Our generation, disillusioned, aware that our pitiful purchasing power buys us nothing but 2-day shipping toilet paper rolls, looks to the past. The 80s and 90s were not perfect decades. I would have been fired from most jobs for being queer, crack cocaine and the War On Drugs was in full swing and decimating minority communities, and Reaganomics began us on the downward slide of “trickle-down” corporate dissection of people’s humanity that we currently are in the throes of, but at the very least, there was hope. Technology was a bright new field. Computers promised a life of leisure and automation and instant information, for the betterment of mankind. Younger generations still possessed buying power. And we were catered to.

As a result, we dictated market forces in the car industry like arguably no other time in the history of the automobile.

Every manufacturer that wanted a prayer of competing for the youth dollar needed a sporty vehicle capable of turning heads and attracting paychecks.

Entire brands were built around the concept of building sports cars that, while expensive, were nowhere near the stratospheric billionaires’ club of modern hypercar pricing, and at least promised that someday, you might have one of these.

SUVs weren’t a commodity vehicle, designed to make the buyer feel like the king of the road - they actually needed to perform as trailrunners and off-roaders suitable for a weekend out roughing it, and creature comforts came as a bonus with locking hub 4WD systems and ultra-low gear ratios.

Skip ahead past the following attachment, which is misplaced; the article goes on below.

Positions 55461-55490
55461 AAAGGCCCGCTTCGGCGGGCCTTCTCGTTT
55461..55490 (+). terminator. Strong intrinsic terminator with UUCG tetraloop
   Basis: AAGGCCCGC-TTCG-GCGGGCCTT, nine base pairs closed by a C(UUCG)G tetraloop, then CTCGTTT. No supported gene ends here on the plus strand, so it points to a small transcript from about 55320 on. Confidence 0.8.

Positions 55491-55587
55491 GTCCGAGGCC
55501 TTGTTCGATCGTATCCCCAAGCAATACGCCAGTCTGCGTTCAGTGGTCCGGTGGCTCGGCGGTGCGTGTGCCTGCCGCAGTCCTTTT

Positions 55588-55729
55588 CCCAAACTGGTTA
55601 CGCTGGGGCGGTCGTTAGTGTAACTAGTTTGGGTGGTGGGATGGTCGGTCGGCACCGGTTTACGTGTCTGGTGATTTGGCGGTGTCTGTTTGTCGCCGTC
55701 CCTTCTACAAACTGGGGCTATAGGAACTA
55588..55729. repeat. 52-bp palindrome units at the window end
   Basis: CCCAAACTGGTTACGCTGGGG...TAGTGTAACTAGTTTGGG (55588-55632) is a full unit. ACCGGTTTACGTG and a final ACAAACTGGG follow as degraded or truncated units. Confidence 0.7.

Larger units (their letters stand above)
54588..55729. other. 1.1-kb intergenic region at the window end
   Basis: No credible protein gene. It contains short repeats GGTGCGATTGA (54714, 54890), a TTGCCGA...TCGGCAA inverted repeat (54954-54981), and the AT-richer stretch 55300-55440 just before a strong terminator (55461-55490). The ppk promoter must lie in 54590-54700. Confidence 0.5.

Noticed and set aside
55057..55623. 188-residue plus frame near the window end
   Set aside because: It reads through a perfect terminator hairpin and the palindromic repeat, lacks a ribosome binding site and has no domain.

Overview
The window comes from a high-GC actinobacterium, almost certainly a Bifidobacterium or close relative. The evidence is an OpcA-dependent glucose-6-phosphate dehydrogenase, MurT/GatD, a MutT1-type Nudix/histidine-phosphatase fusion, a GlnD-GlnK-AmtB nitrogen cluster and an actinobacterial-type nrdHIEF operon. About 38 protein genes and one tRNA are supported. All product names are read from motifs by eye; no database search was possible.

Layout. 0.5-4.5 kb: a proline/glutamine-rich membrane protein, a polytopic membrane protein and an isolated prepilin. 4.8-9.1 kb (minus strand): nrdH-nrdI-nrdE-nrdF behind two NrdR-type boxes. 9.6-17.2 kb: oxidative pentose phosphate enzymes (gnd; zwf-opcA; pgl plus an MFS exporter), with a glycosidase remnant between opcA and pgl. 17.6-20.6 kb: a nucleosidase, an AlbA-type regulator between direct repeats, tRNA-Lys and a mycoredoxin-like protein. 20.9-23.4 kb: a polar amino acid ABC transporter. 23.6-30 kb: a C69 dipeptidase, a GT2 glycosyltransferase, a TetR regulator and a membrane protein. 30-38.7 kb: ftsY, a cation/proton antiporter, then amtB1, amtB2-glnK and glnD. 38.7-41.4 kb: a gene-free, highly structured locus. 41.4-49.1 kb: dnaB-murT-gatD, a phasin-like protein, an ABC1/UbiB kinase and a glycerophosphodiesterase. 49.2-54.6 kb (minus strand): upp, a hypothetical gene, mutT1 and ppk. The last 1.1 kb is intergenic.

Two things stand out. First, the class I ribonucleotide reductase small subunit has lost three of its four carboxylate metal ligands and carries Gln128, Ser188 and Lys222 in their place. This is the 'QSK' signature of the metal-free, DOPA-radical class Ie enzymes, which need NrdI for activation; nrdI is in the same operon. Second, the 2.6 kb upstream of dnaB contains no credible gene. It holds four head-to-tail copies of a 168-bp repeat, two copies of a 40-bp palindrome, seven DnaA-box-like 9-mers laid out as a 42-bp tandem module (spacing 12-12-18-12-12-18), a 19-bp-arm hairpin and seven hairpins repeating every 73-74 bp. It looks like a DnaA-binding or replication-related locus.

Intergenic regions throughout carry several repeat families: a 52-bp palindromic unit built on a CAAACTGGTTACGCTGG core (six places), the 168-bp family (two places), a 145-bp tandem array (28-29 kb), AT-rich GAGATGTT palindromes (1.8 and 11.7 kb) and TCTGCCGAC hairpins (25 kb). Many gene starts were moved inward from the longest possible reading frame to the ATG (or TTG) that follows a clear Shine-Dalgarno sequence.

Tech, when used, was not an intrusive smartphone-syncing device that somehow still frustratingly manages to not work - it was a neat trick, a “how did they do that” feature, one that still held magic. It had not become Some Bullshit I Gotta Deal With yet - it was a fantastic addition and an impressive display of engineering to wow customers at the dealership and your friends when you’d taken delivery.

Even the relatively mundane offerings had become tarted up to ensure that in this wealth of options, there was a compelling case to be made for choosing this specific vehicle.

We look back to now. Somehow, these incredibly diverse, fascinating, and (hopefully) easy to maintain vehicles, devoid of OBDII, dual injector setups, increasingly labyrinthian emissions setups, and complicated ECU tech have reached or or near the nadir of their value.

Nothing here (with a few notable exceptions, of course) is quite worth spending an obscene amount of money to preserve yet. There are generally still enough around in mediocre shape to keep average purchase costs down and make modifications tempting.

And so, as we job-hop aimlessly through the increasingly bleak landscape of modern life, we find our respite in the cars of days gone. Yes, they do break a lot. Parts are harder to find than we wish. There is struggling and pain involved, without a doubt.

But there is progress and we can attain it and in a world that seems intent on making that impossible, it counts for a lot.

And so we end up at Radwood. Where “I paid $300 for this and I barely finished the break-in period before I had to drive down for the event” is a badge of honor.

People dress in clothes they got from thrift shops that outdate them just to recapture some of the feeling of the era. It’s a cosplay convention for two decades that just seemed a little brighter, and we will preserve that light for as long as we can through our machines and ourselves.